Another puzzle arising internally to Axinn’s conception of sacrifice as the source of all value is whether or not the account can critique self-love. After all, if sacrifice is described as “A sacrifices C, for the sake of B” (p. 4), then in the case of self-love, it seems that we get ‘A sacrifices C, for the sake of A,’ which doesn’t seem much like a sacrifice. This is a problem that Axinn takes on, even if he does so in the book’s characteristically very brief way and although he does it within Frankfurt’s conceptual scheme. More specifically, Axinn argues that this problem is solved if we introduce the concept of self-care and two selves, a present and a future self, to cover this case. Axinn argues:
[I]f we can distinguish between two selves, the present self sacrifices for the future self. Since the present self disappears, there can be no expectation of compensation to it. This situation, of the present self not being valuable for future compensation, is so tautological that it is essentially meaningless. Therefore, self-love should be weakened to self-care, short of love, in most situations. (p. 41)
But why does a change of terms—from self-love to self-care—solve the problem? I suspect that Axinn will answer by pointing to how he continues by arguing that the problem of self-reference simply “stops us from being literal about self-love […]. [I]t must be [treated] as a special case without the features of disinterest” (p. 41). But even so, I cannot figure out why this ultimately solves the problem of self-love. Saying that the present self A now sacrifices for the sake of the future self A*, where A* is an altered A, does solve the logical worry above, but it doesn’t seem to help much in our efforts to understand self-love. That is to say, it doesn’t seem to get us a nuanced and robust enough account of self-love, one that can deal with the phenomena such an account wants to critique. Also, since, as we saw above, Axinn understand Frankfurt’s care in terms of sacrifice and as by it involving merely a ‘willingness’ to sacrifice (rather than actually sacrificing), I can’t figure out how this argument is supposed to work.
To illustrate some of my worries here, let me give an example that captures some of the relevant kinds of problem encountered in much writing on moral repair and healing that appears important given the issue of self-love or self-care. Moreover, since understanding the complexities facing veterans is of particular importance to Axinn (being a veteran himself), let me tailor the example in this way. Hence, let us try to use Axinn’s account of value creation to understand why veterans (and other survivors) revisit old emotional wounds incurred in traumatic moments of war so as to better live with what they have experienced. In light of the above, I believe Axinn would argue that what we want here is a concept of self-care, not self-love, and that this is supposed to deal with how self-care is interested (not disinterested).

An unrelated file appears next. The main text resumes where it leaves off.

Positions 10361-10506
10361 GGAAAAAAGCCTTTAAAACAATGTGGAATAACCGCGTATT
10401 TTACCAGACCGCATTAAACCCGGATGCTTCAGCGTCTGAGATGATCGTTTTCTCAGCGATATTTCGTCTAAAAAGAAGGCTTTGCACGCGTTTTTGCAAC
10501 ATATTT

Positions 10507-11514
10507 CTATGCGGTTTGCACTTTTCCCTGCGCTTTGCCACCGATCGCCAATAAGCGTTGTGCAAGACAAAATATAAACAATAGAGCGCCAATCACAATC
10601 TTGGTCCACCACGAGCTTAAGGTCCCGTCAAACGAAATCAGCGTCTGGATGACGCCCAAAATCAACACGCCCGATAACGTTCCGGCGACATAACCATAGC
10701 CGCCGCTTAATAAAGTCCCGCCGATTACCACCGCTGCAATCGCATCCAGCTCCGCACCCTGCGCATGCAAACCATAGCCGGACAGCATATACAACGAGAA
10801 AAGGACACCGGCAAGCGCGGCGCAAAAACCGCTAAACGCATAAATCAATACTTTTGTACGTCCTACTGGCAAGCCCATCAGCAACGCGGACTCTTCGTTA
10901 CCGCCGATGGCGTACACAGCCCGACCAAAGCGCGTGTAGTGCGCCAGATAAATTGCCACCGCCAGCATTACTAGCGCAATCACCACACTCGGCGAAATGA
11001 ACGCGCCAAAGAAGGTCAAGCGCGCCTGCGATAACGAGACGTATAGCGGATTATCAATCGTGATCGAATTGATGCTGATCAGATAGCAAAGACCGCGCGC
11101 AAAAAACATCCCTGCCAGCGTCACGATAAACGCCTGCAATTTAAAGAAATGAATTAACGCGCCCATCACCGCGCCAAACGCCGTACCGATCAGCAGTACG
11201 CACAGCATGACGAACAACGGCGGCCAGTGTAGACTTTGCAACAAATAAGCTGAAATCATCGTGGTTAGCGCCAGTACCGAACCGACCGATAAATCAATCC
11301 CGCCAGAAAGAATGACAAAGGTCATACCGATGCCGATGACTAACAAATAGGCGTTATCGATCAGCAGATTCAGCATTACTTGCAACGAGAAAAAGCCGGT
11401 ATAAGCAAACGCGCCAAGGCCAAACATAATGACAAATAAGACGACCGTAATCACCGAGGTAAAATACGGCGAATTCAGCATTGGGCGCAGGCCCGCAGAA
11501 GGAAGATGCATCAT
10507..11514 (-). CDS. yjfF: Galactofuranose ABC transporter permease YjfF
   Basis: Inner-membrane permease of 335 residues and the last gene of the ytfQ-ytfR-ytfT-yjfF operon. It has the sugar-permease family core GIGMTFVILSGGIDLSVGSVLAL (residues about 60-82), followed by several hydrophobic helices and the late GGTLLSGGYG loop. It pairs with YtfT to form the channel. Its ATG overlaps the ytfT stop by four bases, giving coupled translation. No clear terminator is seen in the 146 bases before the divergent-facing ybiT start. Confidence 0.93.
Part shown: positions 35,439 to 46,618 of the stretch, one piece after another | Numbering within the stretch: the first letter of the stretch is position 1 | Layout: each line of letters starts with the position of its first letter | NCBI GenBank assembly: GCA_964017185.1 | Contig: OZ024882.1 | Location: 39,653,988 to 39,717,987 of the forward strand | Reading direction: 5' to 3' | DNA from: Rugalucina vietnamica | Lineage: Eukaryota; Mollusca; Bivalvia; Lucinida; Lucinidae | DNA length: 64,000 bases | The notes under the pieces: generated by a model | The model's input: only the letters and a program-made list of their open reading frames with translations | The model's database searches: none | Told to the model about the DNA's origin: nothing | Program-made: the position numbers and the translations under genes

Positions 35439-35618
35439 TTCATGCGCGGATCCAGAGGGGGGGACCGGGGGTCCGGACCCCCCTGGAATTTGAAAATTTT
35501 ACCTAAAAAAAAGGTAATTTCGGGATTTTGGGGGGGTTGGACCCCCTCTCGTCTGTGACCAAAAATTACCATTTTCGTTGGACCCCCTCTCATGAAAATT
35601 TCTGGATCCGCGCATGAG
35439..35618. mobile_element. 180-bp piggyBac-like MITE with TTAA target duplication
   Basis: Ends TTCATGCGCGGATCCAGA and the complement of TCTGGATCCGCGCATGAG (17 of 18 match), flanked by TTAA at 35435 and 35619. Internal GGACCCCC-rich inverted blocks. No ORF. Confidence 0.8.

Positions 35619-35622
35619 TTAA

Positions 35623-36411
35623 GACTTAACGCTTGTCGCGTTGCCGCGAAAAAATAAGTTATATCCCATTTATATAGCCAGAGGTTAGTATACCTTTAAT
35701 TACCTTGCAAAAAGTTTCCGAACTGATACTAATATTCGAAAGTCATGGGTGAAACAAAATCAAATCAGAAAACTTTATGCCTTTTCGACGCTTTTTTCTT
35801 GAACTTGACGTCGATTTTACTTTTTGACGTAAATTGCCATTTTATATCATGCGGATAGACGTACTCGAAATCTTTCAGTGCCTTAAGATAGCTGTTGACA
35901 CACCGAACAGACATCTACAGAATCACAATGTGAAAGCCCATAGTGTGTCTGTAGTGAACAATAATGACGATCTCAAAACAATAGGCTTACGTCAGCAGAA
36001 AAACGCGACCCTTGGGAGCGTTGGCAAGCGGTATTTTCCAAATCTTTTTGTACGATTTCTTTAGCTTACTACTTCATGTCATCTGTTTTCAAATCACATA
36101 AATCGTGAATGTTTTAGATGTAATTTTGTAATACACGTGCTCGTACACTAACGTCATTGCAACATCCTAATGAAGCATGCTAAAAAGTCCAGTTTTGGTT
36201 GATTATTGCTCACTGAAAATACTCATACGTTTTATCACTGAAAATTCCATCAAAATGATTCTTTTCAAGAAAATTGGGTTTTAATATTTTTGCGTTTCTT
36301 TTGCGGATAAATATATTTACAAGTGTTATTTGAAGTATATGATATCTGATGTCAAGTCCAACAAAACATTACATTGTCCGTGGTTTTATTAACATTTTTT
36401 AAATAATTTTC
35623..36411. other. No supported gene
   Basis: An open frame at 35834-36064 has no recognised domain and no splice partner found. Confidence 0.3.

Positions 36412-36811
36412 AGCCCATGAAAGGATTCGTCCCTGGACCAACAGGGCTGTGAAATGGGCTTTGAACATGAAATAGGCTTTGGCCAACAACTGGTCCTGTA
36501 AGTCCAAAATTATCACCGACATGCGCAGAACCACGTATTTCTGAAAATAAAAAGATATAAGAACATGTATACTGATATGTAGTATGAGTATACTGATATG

But, again, I do not see how that will help much. On the one hand, care, as we have seen above, is also supposed to be understood in terms of willingness (rather than actually doing) and this appears to make it harder (not easier) to see how this works. Also I just don’t see why we want to use care rather than love as I don’t see why such processes of healing cannot be seen as also involving affectionate love of oneself. Indeed, intuitively, it seems as if they do involve such affectionate self-love as well as moralised notions of self-care (assuming responsibility for one’s emotional wounds). More generally, it seems central to clarify the relationship between moralised and non-moralised aspects of self-love in complicated cases like this one, including by answering the question of whether caring for myself well in these situations involves processes of affectionate self-love.
In addition, even if we accept the complicated notion of different selves in different times invoked in the account above (especially for a Kantian), it seems that my present self doesn’t go away as I revisit bad things that happened to me at an earlier time. It also doesn’t seem that my aim is not to sacrifice, but rather to heal my present self. Finally, I suspect that Axinn might answer that what we did at the earlier point—when we survived—was to make a sacrifice. But if this is the answer, then why do we need to go back and heal, according to Axinn? If, in Axinn’s view, war heroes are heroes exactly because they are better at sacrificing than the rest of us, doesn’t that make them exemplars of moral perfectionism? Would the need to heal, then, be as a result of having not been even more perfect? More generally, is emotionally healthy, moral repair and healing about dealing with one’s own, earlier shortcomings at sacrificing? If not (which seems more plausible), why not, on Axinn’s account?